In 1959, Smith and his wife and son moved from Mississippi to California, settling in Sherman Oaks, not far from Johnny and Vivian Cash. Cash offered Smith a spot on his show, but Smith turned it down, seeing himself as a headliner, not a supporting player. In early 1960, Smith signed a contract with Liberty Records and immediately had a hit with "I Don't Believe I'll Fall in Love Today", which went to number 5 on the Billboard country and Western chart. This record and subsequent Liberty releases were produced by Joe Allison and featured one of California's best country session musicians, Ralph Mooney, on pedal steel guitar. Smith scored again with his next record for Liberty, "Odds and Ends, Bits and Pieces", written by Harlan Howard. He recorded several more tracks for Liberty, mostly cover versions of recent country hits, to fill out an album, The First Country Collection of Warren Smith. He continued to record for Liberty, with some success, and toured with his band, from 1960 to 1965.
On August 17, 1965, Smith suffered severe back injuries in a car crash in LaGrange, Texas. It took nearly a year for him to recover. By this time, his contract with Liberty had lapsed. He made several attempts to restart his career, first with a small, virtually amateur label called Skill Records, and then with Mercury Records, but addictions to pills and alcohol held him back. Eventually, he was convicted of robbing a pharmacy and sentenced to an 18-month term in an Alabama prison.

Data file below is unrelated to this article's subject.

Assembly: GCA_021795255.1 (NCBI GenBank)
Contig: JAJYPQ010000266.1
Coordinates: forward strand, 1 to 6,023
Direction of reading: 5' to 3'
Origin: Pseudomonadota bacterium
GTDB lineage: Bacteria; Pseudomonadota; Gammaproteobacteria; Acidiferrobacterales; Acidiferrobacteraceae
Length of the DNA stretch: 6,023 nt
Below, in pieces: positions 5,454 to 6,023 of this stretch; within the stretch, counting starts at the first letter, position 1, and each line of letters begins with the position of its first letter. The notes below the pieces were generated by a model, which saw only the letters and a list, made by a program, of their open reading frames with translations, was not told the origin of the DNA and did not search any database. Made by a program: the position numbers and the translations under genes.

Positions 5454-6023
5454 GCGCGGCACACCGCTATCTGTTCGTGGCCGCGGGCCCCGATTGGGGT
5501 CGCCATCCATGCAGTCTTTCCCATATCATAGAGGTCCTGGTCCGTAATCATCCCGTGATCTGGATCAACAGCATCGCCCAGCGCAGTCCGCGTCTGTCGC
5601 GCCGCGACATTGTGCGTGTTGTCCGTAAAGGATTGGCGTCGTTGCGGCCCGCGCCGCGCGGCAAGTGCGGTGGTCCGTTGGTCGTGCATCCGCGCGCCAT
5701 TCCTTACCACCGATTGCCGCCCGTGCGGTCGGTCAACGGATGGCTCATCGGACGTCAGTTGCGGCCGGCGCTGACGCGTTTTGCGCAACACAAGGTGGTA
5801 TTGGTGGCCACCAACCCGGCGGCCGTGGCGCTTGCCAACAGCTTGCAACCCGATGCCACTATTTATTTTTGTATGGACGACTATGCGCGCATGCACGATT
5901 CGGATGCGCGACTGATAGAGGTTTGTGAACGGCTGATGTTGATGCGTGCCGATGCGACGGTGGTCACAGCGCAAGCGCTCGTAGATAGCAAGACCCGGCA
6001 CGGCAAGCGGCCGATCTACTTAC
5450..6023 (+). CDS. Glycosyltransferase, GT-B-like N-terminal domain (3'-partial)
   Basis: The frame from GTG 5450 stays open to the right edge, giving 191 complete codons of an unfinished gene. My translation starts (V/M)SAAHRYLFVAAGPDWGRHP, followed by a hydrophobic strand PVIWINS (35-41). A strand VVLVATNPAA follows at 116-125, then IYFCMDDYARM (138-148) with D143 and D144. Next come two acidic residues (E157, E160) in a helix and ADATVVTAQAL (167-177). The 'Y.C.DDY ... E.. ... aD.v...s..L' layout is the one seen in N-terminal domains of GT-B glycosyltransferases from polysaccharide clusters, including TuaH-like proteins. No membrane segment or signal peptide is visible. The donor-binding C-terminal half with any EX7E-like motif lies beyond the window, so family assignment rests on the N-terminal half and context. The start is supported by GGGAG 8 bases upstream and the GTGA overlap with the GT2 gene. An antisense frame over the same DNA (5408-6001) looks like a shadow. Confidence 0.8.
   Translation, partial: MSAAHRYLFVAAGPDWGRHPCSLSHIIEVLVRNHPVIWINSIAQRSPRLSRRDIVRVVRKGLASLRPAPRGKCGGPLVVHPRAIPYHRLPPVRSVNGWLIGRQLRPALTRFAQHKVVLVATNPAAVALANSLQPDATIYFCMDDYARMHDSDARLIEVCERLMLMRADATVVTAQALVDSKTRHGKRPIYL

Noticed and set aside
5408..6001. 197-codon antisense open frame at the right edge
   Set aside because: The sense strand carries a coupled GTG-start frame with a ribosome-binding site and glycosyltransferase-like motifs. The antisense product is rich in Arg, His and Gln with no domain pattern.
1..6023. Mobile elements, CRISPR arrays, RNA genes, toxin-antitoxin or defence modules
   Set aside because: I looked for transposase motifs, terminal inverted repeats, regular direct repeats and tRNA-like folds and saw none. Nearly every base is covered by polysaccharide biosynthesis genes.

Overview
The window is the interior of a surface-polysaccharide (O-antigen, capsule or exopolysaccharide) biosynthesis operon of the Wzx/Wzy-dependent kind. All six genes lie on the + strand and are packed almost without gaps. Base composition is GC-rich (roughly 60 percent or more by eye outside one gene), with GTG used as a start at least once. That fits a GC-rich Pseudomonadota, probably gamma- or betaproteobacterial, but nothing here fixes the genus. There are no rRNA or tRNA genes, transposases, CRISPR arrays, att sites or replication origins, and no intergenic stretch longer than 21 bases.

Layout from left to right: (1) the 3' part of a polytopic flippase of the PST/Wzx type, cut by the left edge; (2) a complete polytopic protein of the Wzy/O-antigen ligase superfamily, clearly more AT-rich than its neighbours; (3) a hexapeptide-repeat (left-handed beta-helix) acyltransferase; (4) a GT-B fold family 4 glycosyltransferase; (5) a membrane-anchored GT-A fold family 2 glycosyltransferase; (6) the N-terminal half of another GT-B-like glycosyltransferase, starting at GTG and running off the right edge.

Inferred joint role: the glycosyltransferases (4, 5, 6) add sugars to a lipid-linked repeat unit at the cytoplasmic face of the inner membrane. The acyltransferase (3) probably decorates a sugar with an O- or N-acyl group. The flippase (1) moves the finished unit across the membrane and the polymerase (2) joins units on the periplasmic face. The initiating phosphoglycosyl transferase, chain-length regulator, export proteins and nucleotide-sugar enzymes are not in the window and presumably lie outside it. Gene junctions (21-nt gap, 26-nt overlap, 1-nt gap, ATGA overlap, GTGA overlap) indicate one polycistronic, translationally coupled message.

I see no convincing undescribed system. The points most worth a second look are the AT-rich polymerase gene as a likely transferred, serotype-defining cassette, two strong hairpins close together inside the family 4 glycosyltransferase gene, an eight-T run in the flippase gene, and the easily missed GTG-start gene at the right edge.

After his release from prison, Smith again tried to restart his career. He got some publicity from the rockabilly revival in the late 1970s. In 1977 he was invited to appear at London's Rainbow Theatre, on a bill featuring Charlie Feathers, Buddy Knox and Jack Scott. To his shock, Smith was received in London with standing ovations. His reception in England boosted his spirits and, upon his return to the United States, he began to perform with newfound vigor. In November 1978, Smith and fellow Sun alumnus Ray Smith toured Europe, again with great success.
Smith died of a heart attack, at 47 years of age, in 1980, while preparing for another European tour.
Smith's contribution to rockabilly music has been recognized by the Rockabilly Hall of Fame. Bob Dylan repeatedly featured Smith on his XM Satellite Radio show, Theme Time Radio Hour, playing Smith's records "Red Cadillac and a Black Moustache", "Uranium Rock", "Ubangi Stomp" and "So Long, I'm Gone". Dylan recorded a studio version of "Red Cadillac and a Black Moustache" in 2001; he also played that song and another recorded by Smith, "Uranium Rock", in concert in 1986. In 2015, "Uranium Rock" was also featured in the video game Fallout 4. “Uranium Rock” was also covered by The Cramps on their second compilation album “Bad Music For Bad People”.
|1961||The First Country Collection of Warren Smith||Liberty|
|1978||The Legendary Warren Smith||Lake Country|
|1980||Memorial Album||Big Beat|
|1981||The Last Detail||Charly|
|1956||"Rock 'n' Roll Ruby"||—||—|
|1957||"So Long I'm Gone"||—||72|
|1958||"Got Love If You Want It"||—||—|
|1959||"Sweet Sweet Girl"||—||—|
|1960||"I Don't Believe I'll Fall in Love Today"||5||—|
|1961||"Odds and Ends (Bits and Pieces)"||7||—|
|"Why Baby Why" (with Shirley Collie)||23||—|
|"Why I'm Walking" (with Shirley Collie)||—||—|
|"Call of the Wild"||26||—|
|1962||"Five Minutes of the Latest Blues"||—||—|
|"Book of Broken Hearts"||—||—|
|1963||"That's Why I Sing in a Honky Tonk"||25||—|
|1964||"Big City Ways"||41||—|
|1968||"When the Heartaches Get to Me"||—||—|
|1972||"Make It on Your Own"||—||—|
|"I Don't Believe"||—||—|
|1973||"A Woman's Never Gone"||—||—|
- Davis, Hank. Liner notes for Warren Smith: Call of the Wild (Bear Family BCD 15495).
- Escott, Colin. Liner notes for Warren Smith: Classic Recordings: 1956–1959 (Bear Family BCD 15514).
- Rockabilly Hall of Fame website .